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Student Spotlight: Behind Quiera Booker, MPH

Student Spotlight: Quiera Booker, MPH
Student Spotlight: Quiera Booker, MPH

Doctoral candidate Quiera Booker, MPH, relocated from Virginia to Texas to begin her graduate studies at UTHealth Houston School of Public Health in Dallas. Booker is currently majoring in epidemiology with a minor in biostatistics, studying cancer prevention and control, and pursuing a data analysis certificate. At the School of Public Health, she currently serves as the Academic Excellence Chair, a teaching assistant, and a graduate research assistant in the Department of Epidemiology, Human Genetics, and Environmental Sciences.

Q. Why did you choose to attend the School of Public Health?

A. I was accepted into three public health programs, but UTHealth Houston was at the top [of my list] for several reasons. First, I resonated with the diverse community in Dallas and was captivated by the school’s reputation in public health and research. With smaller class and cohort sizes, I knew I could obtain a one-on-one mentorship, which is essential for developing a deeper understanding of public health knowledge in the classroom and real-world settings. 

Q. What impact have the relationships you created with faculty and mentors had on your education?

A. Former faculty member Katelyn Jetelina, PhD, was my first faculty advisor at the school, and provided me with exceptional research and educational opportunities. I was able to first-author manuscripts and lead analyses for grant-funded studies under the guidance of Dr. Jetelina.

Sarah Messiah, PhD, was my second mentor and continues to serve a vital role in my doctoral development. I was initially her graduate assistant, aiding in the opening of the Center for Pediatric Population Health, and later became her graduate research assistant. She has a very diverse, multidisciplinary staff that prompts differing perspectives on research, allowing me to obtain these vantages.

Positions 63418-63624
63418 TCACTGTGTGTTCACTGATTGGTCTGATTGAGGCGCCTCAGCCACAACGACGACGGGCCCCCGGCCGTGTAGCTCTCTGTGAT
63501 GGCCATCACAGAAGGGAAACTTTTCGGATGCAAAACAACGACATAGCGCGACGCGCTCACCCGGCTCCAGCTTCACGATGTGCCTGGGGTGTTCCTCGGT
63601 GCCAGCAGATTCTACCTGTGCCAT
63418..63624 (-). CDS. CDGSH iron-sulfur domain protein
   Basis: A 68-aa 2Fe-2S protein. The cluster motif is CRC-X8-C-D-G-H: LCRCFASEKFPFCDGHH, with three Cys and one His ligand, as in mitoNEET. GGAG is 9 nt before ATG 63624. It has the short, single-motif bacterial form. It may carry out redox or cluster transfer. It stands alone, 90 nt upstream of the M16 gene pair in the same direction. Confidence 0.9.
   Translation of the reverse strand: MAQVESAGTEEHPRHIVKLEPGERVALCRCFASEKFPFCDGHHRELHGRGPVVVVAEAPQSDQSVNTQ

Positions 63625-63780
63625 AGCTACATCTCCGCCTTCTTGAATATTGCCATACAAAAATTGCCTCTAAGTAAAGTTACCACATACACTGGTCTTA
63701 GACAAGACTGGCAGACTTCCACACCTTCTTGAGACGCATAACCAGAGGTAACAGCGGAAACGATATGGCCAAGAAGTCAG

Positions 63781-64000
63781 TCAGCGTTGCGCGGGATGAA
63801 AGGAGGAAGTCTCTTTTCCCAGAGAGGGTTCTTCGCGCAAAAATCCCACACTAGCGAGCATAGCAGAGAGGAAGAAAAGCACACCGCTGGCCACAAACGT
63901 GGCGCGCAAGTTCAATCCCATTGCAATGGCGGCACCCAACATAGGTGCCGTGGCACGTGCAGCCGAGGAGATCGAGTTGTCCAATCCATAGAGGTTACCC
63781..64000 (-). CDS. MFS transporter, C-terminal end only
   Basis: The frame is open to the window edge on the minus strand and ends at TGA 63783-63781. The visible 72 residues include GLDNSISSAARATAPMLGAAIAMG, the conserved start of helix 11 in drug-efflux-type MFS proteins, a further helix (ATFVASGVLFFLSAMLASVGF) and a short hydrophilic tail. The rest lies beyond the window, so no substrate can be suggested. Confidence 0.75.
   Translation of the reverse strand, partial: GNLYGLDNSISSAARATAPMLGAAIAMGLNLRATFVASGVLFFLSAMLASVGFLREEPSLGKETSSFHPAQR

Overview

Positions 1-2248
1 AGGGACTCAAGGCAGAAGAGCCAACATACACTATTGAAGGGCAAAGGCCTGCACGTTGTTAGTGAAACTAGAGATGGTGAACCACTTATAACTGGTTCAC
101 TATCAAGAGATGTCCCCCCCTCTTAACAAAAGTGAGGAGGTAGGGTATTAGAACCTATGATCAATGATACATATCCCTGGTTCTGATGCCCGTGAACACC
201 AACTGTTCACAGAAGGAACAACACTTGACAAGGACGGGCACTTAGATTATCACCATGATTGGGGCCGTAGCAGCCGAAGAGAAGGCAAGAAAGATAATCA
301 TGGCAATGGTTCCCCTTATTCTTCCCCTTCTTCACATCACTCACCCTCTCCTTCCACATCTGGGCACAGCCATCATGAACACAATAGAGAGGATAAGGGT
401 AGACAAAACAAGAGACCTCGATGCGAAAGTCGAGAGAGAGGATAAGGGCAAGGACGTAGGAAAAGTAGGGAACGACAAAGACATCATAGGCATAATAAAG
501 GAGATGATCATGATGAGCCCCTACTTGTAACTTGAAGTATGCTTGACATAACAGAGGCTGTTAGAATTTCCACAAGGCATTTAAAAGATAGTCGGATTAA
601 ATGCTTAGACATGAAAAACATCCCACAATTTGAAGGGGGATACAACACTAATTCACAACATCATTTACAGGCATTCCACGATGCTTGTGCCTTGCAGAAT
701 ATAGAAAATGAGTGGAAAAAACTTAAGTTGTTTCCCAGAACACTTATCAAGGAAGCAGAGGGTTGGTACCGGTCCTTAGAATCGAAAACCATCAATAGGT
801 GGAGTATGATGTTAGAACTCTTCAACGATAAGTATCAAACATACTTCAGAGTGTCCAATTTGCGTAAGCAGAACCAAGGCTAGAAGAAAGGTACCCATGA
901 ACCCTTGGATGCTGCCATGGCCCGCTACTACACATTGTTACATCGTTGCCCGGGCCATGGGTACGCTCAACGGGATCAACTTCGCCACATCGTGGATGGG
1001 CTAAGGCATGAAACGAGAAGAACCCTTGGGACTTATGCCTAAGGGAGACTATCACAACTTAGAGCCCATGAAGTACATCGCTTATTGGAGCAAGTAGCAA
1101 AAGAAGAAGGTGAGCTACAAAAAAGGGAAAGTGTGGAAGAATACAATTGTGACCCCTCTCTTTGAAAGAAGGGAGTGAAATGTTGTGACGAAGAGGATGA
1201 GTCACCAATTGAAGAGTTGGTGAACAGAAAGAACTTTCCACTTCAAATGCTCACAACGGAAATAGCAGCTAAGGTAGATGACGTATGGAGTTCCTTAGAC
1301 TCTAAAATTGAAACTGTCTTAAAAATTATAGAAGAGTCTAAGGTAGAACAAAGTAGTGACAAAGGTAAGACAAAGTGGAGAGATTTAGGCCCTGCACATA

Our Dallas location dean, Bijal Balasubramanian, PhD, is my current faculty advisor and mentor. Dr. Bala also serves as the principal investigator for my work. She has helped me grow as an independent researcher by challenging the depth of my knowledge and emphasizing the importance of the implications of research. She encourages me to understand how research questions and outcomes will benefit a target population, and how those research questions contribute to the literature. This mindset transformed how I view the beauty of epidemiology and its nuances.

The relationships I have built since I came to the school have brought my epidemiology understanding and methodology thought process to a new level. While traveling abroad for my practicum, I collected primary data for my thesis and curated an innovative idea for my dissertation. I attribute this accomplishment to the guidance and support of my mentors.

Q. What would be your advice for incoming students?

A. Get involved with faculty and research experience as soon as possible because the MPH program is only two years, and it can go fast. Research is a long process; the sooner one begins and solidifies one’s research and academic interests, the better one’s educational and career development can be. With real-world applications of research, there becomes a different level of understanding than in the classroom, and I am very grateful for my opportunities.

Q. Where do you see yourself in 10 years?

A. In ten years, I see myself as the director and CEO of a research facility that focuses on racial and ethnic disparities in breast and other female-specific cancers in low-income communities. Eventually, I’d like to see that work expand, and build a multidisciplinary team to include other cancer sites and public health and clinical expertise to assess cancer outcomes in the Black community.

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